"Don't judge each day by the harvest you reap but by the seeds that you plant."
Robert Louis Stevenson

Friday, April 2, 2010

Pickled Egg Recipe in the Old Norge Canning Jar

I have all these wonderful eggs from Jason so today I made pickled eggs. 

Growing up on a turkey farm in Wisconsin we were never short on eggs. I am sure one of the reasons Mother made these eggs was because of the abundance we had.

It has always been a family tradition to have these eggs on Easter morning for breakfast.  I remember how excited I was as a child to wake up Easter morning, leaping from the bed trying to be the first one down the stairs to search for my Easter basket.  Sometimes it was in the old oven, sometimes under the sink or in the crawl space behind the stairway.  I don't remember all the hiding places now, but I do remember these EGGS! 

After finding our basket my Mother would bring out a canning jar filled to the brim with these eggs.  I remember the first sour bite of the egg, pungent from the spices and the cider vinegar she used.  I am sure that this is the reason I love the taste and smell of anything made with vinegar.

Here is my version:

Easter Morning Pickled Eggs with Tarragon and Fig Balsamic Vinegar

Hard boil 12 eggs, cool and peel.  Place the eggs in a sterilized canning jar.

In a small saucepan over moderate heat add:
1 cup Rice Wine Vinegar (you can use seasoned rice wine vinegar also)
1/2 cup water
2 tablespoons Pickling Spices
2 slices Sweet Onion, rings separated and cut in half
5 Black Pepper Corns
1 tablespoon fresh Tarragon (if using dried Tarragon, use 1 teaspoon)
1 tablespoon of a good quality Balsamic Vinegar, I like to use a Fig Balsamic Vinegar from Olive California, this will help to make the eggs a nice rich brown color.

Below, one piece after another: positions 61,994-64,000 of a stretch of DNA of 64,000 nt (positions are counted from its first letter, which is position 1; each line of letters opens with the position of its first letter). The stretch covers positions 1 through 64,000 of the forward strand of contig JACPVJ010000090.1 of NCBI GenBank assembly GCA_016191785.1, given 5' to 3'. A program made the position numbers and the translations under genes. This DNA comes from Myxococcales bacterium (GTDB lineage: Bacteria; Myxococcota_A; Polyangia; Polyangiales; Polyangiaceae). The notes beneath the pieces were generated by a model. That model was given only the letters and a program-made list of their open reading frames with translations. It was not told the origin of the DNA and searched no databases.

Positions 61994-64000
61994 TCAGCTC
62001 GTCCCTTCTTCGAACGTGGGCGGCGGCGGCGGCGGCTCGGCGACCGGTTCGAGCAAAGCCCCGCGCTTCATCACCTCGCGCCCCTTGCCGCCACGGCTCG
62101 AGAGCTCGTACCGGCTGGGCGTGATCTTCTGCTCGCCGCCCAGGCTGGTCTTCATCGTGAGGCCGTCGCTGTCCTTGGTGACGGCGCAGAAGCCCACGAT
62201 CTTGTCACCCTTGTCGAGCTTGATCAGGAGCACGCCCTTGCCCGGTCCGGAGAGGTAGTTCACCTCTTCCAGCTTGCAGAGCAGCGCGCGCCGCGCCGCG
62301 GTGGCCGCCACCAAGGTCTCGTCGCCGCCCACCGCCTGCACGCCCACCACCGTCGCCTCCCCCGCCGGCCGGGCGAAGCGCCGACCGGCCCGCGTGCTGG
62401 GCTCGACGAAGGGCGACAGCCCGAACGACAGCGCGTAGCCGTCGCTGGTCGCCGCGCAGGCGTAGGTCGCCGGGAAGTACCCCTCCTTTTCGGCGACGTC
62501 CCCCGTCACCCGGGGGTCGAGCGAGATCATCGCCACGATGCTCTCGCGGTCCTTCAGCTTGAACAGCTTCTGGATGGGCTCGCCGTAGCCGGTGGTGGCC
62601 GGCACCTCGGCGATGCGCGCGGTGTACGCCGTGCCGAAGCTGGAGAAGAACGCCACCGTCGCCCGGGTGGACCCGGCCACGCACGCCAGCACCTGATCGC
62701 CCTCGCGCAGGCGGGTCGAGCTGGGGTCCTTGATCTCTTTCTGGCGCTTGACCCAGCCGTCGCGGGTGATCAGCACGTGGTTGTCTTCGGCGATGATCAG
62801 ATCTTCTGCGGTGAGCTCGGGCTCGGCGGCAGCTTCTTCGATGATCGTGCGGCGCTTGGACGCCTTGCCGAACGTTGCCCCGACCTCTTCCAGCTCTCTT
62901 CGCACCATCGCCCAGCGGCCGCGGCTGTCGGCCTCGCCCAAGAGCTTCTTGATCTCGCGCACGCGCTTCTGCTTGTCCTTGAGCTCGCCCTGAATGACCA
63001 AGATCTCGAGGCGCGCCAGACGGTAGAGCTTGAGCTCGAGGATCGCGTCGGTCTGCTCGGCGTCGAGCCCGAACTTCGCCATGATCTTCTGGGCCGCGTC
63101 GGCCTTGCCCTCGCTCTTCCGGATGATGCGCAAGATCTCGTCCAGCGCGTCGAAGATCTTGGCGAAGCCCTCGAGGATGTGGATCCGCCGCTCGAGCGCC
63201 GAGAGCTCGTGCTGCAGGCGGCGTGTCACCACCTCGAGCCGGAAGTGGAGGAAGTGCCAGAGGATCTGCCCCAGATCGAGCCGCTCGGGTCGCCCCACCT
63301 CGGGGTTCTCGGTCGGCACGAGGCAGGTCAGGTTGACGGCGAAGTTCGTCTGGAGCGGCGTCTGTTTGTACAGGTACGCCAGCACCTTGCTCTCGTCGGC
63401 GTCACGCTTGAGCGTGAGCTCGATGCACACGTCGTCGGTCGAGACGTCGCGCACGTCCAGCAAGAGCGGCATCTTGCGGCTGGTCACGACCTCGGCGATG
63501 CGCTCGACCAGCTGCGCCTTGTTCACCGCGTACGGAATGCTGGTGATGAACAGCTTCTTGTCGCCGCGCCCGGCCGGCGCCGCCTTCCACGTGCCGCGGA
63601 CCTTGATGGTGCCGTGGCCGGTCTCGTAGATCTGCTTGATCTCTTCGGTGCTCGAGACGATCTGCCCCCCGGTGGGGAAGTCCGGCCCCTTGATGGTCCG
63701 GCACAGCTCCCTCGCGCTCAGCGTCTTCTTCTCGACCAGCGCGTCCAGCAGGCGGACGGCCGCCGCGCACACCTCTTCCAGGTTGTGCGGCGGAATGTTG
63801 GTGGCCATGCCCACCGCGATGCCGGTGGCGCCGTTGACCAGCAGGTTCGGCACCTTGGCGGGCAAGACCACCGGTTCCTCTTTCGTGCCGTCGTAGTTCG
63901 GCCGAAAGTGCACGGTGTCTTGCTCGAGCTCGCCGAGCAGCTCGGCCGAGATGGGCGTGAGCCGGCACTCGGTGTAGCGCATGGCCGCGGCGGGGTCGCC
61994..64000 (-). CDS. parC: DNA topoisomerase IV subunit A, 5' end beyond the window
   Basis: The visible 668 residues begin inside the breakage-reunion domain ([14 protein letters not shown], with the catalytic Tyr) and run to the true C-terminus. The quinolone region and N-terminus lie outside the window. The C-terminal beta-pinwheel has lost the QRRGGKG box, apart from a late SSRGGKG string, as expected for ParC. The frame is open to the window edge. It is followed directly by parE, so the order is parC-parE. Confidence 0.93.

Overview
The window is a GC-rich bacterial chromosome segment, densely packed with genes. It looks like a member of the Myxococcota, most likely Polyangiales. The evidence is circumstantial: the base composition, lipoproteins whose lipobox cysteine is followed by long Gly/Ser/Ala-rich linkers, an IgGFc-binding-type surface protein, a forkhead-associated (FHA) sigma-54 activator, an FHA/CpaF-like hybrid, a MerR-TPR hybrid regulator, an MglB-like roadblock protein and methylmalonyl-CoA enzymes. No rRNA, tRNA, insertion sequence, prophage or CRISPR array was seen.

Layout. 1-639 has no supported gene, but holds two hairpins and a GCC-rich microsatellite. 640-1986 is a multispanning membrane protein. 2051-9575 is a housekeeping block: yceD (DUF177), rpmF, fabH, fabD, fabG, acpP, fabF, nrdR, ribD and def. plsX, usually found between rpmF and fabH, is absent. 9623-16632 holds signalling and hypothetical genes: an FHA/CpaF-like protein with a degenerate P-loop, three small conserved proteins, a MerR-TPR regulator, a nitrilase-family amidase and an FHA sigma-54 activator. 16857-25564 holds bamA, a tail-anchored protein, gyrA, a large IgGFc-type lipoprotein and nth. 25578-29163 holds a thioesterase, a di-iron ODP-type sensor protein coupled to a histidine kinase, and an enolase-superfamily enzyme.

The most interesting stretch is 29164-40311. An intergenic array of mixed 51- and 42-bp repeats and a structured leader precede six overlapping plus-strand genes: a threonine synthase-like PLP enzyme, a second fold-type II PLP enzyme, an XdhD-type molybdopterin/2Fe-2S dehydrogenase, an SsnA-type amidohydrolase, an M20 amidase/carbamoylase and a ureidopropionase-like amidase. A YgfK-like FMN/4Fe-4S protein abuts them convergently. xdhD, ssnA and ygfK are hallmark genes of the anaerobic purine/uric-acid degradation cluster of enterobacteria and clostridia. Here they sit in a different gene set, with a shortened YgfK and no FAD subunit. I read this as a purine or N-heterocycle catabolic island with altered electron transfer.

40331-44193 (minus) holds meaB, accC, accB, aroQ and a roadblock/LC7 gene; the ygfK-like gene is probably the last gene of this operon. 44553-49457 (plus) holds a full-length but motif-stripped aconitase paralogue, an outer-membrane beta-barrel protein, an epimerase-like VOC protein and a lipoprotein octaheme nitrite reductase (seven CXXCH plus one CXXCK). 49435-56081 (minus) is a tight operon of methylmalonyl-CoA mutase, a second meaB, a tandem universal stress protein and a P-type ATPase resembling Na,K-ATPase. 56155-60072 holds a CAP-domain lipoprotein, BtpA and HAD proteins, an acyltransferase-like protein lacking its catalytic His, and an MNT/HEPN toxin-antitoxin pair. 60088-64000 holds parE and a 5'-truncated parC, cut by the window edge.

Simmer for a couple of minutes then pour over your eggs.  Make sure the spices that end up at the bottom of the saucepan go in the jar, too.  Cover tightly with a new lid and jar ring, cool and place in refrigerator. 

These should be made one week ahead, depending on how tangy you would like them.  I have eaten them after only 24 hours and they are very good.  Serve these with a teaspoon or so of the brine poured over the egg and a nice piece of toasted whole grain bread for your Easter Breakfast.

You may or may not need all of this brine, it all depends on the size of your eggs and the jar.  I used a wonderful old Norge one quart canning jar that my friend brought back from a trip she made to Norway.  The 12 chicken eggs fit perfectly and had more than enough room.


  1. I am interested in trying out canning and pickling. I have never had a pickled egg! This is so interesting to me.

    I love your Easter morning memory! I'm really focusing on trying to create my own family traditions and I really like this idea. I will have to try this out on the kids and see if they like pickled eggs. I think they would love to help make this.

    Thanks Carla!

  2. Carrie, it is so easy. If you like the taste of a boiled egg with some vinegar on it, that is pretty much what they taste like with a little more zip.

    Happy Easter to you and your family!


Thank you for taking time to visit my blog, I love hearing from you, stay as long as you like, Carla